Derivatives of Trigonometric Functions

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12 Questions

What is the derivative of the tangent function, ( \tan(x) )?

( \sec^2(x) )

What is the derivative of the arccosine function?

( -\frac{1}{\sqrt{1-y^2}} )

Why is finding the derivative of ( \tan(x) ) more complex compared to other trigonometric functions?

It includes fractions that need simplification

What is the derivative of ( \arcsin(y) )?

( \frac{1}{\sqrt{1-y^2}} )

What is the derivative of the cotangent function, ( \cot(x) )?

( -\csc^2(x) )

How do trigonometric functions transform when rewritten using inverse operations?

Their derivatives transform based on the operation used

What is the derivative of $\sin(x)$?

$\cos(x)$

If $y = \sin(x)$, what is the slope of the graph at $x = \frac{\pi}{3}$?

$\frac{1}{2}$

What is the derivative of $\cos(x)$?

$-\sin(x)$

At what angle does $\cos(x)$ reach its maximum value?

$0$

If $y = \sin(x)$, what is the derivative with respect to $x$ at $x = \frac{\pi}{6}$?

$\frac{1}{2}$

What is the negative of the derivative of $\cos(x)$?

$-\sin(x)$

Study Notes

Derivatives of Trigonometric Functions

In calculus, we often need to find derivatives—the rates of change—of various mathematical expressions. When it comes to working with trigonometric functions like sine, cosine, tangent, and their inverse counterparts, understanding how they behave analytically is crucial. Here, I'll guide you through these fundamentals so you can confidently compute derivatives of common trigonometric functions.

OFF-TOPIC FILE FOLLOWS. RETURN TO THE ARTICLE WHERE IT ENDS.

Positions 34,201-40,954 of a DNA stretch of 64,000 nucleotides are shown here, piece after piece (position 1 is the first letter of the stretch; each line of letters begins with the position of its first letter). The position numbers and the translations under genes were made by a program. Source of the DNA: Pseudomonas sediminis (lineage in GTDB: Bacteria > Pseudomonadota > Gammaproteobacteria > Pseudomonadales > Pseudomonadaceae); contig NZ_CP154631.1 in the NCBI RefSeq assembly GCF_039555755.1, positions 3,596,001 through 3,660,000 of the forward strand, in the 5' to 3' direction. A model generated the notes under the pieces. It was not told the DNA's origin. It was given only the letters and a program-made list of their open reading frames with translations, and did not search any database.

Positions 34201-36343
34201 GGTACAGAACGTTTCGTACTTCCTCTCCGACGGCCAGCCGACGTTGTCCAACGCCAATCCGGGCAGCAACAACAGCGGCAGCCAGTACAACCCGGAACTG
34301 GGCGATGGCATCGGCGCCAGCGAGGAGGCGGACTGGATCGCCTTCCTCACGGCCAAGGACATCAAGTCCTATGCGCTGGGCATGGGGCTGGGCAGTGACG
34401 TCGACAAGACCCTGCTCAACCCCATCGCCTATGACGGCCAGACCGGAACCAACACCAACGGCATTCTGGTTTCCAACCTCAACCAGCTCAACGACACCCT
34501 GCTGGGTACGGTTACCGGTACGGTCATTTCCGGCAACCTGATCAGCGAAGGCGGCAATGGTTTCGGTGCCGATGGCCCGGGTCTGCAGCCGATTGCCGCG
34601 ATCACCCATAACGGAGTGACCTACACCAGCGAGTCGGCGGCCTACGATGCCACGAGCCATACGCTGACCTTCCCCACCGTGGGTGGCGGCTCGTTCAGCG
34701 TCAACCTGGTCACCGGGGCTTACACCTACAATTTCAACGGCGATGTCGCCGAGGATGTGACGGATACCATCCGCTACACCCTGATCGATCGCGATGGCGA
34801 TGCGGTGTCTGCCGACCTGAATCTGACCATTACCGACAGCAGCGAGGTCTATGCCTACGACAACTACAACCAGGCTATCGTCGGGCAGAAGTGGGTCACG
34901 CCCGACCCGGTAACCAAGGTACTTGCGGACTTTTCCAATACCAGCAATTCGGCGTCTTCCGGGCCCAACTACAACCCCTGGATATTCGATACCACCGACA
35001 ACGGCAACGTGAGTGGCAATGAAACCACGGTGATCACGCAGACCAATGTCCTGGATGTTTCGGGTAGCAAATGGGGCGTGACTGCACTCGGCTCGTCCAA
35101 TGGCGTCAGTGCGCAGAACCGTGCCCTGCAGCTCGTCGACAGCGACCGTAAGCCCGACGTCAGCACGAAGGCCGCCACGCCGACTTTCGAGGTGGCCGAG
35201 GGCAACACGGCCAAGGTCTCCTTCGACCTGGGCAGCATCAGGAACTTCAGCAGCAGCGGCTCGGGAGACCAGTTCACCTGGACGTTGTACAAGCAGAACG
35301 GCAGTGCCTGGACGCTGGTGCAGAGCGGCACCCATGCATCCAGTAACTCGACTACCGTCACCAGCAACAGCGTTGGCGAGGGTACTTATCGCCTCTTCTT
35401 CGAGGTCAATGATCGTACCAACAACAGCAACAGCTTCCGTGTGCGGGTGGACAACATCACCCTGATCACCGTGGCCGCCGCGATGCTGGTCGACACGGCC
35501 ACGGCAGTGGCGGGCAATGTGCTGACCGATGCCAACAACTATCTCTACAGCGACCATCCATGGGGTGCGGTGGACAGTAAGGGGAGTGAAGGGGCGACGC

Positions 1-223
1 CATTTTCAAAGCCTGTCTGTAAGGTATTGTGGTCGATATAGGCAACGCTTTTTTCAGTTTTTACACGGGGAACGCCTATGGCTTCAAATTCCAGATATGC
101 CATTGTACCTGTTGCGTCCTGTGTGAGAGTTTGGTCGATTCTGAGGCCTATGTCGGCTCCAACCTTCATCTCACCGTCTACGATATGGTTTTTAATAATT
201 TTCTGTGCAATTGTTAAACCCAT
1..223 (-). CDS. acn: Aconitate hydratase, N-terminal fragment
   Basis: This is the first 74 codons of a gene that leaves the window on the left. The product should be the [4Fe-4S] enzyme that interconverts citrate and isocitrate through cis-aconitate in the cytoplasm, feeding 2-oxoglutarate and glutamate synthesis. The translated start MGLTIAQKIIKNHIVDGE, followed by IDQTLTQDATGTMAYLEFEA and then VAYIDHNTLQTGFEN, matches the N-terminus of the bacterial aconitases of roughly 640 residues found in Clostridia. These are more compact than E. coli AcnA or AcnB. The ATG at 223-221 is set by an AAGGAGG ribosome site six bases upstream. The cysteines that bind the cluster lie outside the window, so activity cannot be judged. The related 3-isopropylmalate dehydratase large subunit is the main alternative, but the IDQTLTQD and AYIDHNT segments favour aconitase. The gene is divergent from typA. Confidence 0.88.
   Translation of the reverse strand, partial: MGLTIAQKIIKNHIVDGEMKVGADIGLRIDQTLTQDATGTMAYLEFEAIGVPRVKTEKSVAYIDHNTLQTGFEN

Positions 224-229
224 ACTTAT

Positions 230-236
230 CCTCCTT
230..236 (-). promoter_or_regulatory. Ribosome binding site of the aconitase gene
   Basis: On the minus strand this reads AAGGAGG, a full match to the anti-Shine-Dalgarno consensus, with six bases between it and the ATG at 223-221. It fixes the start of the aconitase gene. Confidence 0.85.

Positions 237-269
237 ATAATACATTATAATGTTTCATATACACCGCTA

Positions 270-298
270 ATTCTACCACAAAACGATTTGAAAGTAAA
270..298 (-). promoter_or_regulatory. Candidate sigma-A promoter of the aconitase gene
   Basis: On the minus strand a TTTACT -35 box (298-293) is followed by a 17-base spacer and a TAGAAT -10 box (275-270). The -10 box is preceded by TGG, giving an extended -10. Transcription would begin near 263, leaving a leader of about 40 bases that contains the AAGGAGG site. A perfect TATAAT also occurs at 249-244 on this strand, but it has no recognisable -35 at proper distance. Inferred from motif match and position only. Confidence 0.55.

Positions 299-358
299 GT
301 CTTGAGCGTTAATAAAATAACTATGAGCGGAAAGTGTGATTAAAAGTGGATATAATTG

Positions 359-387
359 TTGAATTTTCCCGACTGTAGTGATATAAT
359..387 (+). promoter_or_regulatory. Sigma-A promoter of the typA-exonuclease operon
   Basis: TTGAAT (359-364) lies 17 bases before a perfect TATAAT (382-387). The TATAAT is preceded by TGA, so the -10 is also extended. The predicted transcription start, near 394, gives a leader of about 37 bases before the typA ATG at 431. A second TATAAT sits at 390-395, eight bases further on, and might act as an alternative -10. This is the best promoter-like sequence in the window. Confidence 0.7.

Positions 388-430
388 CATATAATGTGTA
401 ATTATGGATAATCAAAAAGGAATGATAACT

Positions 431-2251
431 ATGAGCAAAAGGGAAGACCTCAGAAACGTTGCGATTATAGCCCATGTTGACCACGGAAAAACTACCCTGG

Sine Function

The derivative of ( \sin(x) ) is given by ( \cos(x) ):

[ \frac{d}{dx} (\sin x) = \cos x ]

This means that if ( y=\sin x ), the slope of the graph at any point will equal the cosine value there. For instance, if ( x=60^\circ ), the corresponding values would be ( y=\sin 60^\circ =\frac{\sqrt{3}}{2} ) and its slope ( dy/dx=\cos 60^\circ=\frac{1}{2} ).

Cosine Function

Similarly, the derivative of ( \cos(x) ) is ( -\sin(x) ):

[ \frac{d}{dx} (\cos x) = - \sin x ]

To visualize this, imagine a circle rolling along the horizontal axis; the angle between its radius vector and positive direction changes constantly. As the angle increases from 0 to ( \pi ), both ( \cos x ) and ( -\sin x ) decrease following the negative slope of the cosine function curve.

Tangent Function

The derivative of ( \tan(x)=\frac{\sin(x)}{\cos(x)} ) is more complex because it involves fractions, which must be simplified before finding the derivative itself:

[ \begin{align*} & \frac{d(\tan x)}{dx}=\frac{d}{dx}\left(\frac{\sin x}{\cos x}\right)\ &\quad = \frac{(\cos x)(d(\sin x)/dx)-(\sin x)(d(\cos x)/dx)}{(\cos^2 x)}\ &\quad = \frac{\cos^2 x + \sin^2 x}{\cos^2 x}\ &\quad = 1+\cot^2 x \ &\quad = \sec^2 x \end{align*} ]

Therefore, ( \frac{d}{dx}(\tan x) = \sec^2 x ). In other words, the rate of change of the tangent of ( x ) equals the square of secant of ( x ).

Other Identities

Arcsin, arccos, and arctan have derivatives of ( \frac{1}{\sqrt{1-(y)^2}} ), ( -\frac{1}{\sqrt{(1-(y)^2)}} ), and ( \frac{1}{(1+(y)^2)} ), respectively, where ( y ) represents each respective function argument inside the inverse operation. These formulas signify that when rewriting our original trigonometric functions using inverse operations, their derivatives transform accordingly.

Being able to differentiate trigonometric functions allows us to solve problems involving optimization, kinematics, and many other areas requiring an understanding of how quantities vary over time. So, mastering these techniques will serve as a valuable tool for your future endeavors in mathematics!

Learn how to find derivatives of trigonometric functions such as sine, cosine, and tangent. Explore the relationships between these functions and their derivatives, and understand how to compute them analytically. Mastering these derivative rules is essential for solving calculus problems involving trigonometric functions.

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